Konica even had a lens specifically designed for the half format, the Hexanon Zoom Lens Size 24x18 47-100 mm / 1:3,5. In half format, this lens covers a range from light to medium telephoto, image angle is roughly comparable to a 65-135 mm lens with full-size 24x36 mm image format. There are some limitations for use with full-sized 24x36 mm, because the image circle is too small and the light fall-off in the corners is too strong for proper exposure at some focal lengths.
Like all its successors from the big Autoreflex series, the Auto-Reflex P is extremely sturdily built and takes abuse well. The Copal metal focal plane shutter works reliably even under extremely cold conditions and after a very long time of use.
As everyday camera, I would not recommend the Auto-Reflex P, however – simply because it has no light meter. Additionally, from today's point of view a hot shoe for flash photography is missing, the flash operation via PC synch cable ist quite cumbersome for snapshooting – although for demanding exposures the fitting of the flash on top of the camera is usually not the best position anyway.
Beside the half format capability, the Auto-Reflex P provides a depth-of-field preview lever, a bright viewfinder, a film speed reminder dial on the back door, and a mirror lock-up function (with the self-timer).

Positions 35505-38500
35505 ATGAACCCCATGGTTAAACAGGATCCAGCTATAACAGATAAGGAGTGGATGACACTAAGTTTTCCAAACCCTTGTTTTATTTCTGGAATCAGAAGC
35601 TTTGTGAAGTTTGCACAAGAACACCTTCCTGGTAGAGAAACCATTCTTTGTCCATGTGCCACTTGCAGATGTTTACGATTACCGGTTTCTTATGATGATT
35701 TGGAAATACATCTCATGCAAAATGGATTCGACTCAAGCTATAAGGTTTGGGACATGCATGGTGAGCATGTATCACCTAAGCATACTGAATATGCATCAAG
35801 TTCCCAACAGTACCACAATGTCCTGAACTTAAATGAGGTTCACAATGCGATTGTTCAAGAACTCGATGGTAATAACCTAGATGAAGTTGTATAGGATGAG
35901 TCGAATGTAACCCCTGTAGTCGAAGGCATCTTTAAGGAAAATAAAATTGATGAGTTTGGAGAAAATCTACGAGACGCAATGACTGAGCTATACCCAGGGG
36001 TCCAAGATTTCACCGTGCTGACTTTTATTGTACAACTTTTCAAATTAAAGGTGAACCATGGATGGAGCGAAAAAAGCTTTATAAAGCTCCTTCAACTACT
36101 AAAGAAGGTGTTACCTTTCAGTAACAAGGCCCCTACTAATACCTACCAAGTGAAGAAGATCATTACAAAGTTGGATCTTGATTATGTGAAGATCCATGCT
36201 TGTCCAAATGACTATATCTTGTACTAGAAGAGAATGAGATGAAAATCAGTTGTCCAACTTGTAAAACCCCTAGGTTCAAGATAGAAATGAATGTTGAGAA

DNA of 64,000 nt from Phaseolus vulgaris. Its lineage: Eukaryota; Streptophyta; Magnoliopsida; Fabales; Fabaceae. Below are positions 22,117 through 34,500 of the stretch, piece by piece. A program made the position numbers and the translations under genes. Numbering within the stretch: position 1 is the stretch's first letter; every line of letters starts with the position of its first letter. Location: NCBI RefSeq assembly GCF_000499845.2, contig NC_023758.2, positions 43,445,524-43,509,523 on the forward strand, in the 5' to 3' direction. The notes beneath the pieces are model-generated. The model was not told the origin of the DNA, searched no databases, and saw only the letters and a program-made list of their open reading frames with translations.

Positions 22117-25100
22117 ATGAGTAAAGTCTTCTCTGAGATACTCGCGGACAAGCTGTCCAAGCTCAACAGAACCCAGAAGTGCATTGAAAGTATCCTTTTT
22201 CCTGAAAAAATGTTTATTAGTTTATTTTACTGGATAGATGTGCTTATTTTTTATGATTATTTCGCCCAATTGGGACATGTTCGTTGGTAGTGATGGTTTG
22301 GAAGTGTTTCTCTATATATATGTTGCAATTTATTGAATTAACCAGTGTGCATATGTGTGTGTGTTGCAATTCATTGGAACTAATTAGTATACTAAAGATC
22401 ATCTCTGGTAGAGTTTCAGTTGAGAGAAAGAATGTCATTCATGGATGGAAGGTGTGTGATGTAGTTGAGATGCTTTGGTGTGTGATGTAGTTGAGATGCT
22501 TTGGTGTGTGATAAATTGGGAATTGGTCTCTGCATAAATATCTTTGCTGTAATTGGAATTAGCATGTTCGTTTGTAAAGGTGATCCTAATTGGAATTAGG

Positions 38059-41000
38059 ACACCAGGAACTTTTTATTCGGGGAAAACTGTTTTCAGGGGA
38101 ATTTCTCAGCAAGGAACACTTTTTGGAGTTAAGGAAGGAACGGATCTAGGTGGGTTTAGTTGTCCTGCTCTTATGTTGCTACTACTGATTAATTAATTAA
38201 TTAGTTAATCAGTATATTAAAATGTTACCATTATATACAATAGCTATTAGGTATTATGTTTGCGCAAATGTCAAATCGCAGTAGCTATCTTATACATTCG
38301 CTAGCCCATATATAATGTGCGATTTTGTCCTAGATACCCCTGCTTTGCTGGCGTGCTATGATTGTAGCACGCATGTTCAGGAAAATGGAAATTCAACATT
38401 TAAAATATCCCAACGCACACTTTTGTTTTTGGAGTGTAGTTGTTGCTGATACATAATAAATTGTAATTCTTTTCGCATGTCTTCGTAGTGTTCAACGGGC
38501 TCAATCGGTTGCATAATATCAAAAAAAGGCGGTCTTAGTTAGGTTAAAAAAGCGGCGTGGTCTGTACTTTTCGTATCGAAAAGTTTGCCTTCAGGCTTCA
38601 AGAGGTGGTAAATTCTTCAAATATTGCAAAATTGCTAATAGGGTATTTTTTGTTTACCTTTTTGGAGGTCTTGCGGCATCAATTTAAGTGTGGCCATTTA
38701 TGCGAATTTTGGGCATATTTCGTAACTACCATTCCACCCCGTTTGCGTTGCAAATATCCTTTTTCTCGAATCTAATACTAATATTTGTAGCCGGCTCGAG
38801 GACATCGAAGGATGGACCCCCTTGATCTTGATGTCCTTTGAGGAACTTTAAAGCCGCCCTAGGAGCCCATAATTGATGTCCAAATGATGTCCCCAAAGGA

On the Auto-Reflex, the prism housing has a window to provide more light for the light meter's scale in the finder. To provide space for the meter's needle instrument, the rewind crank is placed on the very edge of the body and is moving the film cartridge spindle by gears. Both is missing on the meterless Auto-Reflex P, the rewind crank is placed directly on the spindle.
Like all the successing big Autoreflex cameras, the Auto-Reflex P is quite big and – especially by today's standards – quite heavy. The Copal metal focal plane shutter is noisy, the sound can be disturbing on some occasions.
As the Auto-Reflex P is purely mechanical and meterless, it does not need batteries.
An accessory light meter is available for the Auto-Reflex P, the Konica Light Meter III. This cadmium sulfide (CdS) light meter is attached to the shutter speed dial and is coupled with the chosen shutter speed of the Auto-Reflex P - when the shutter speed is changed, the scale in the light meter moves accordingly. After reading the correct f-stop value from the meter, it has to be set manually on the aperture ring of the lens. The Konica Light Meter III requires one PX625 mercury cell for power. It can be set to film speeds between ISO 12/12° and ISO 3200/36°.
A detailed overview over technical data and features you'll find here.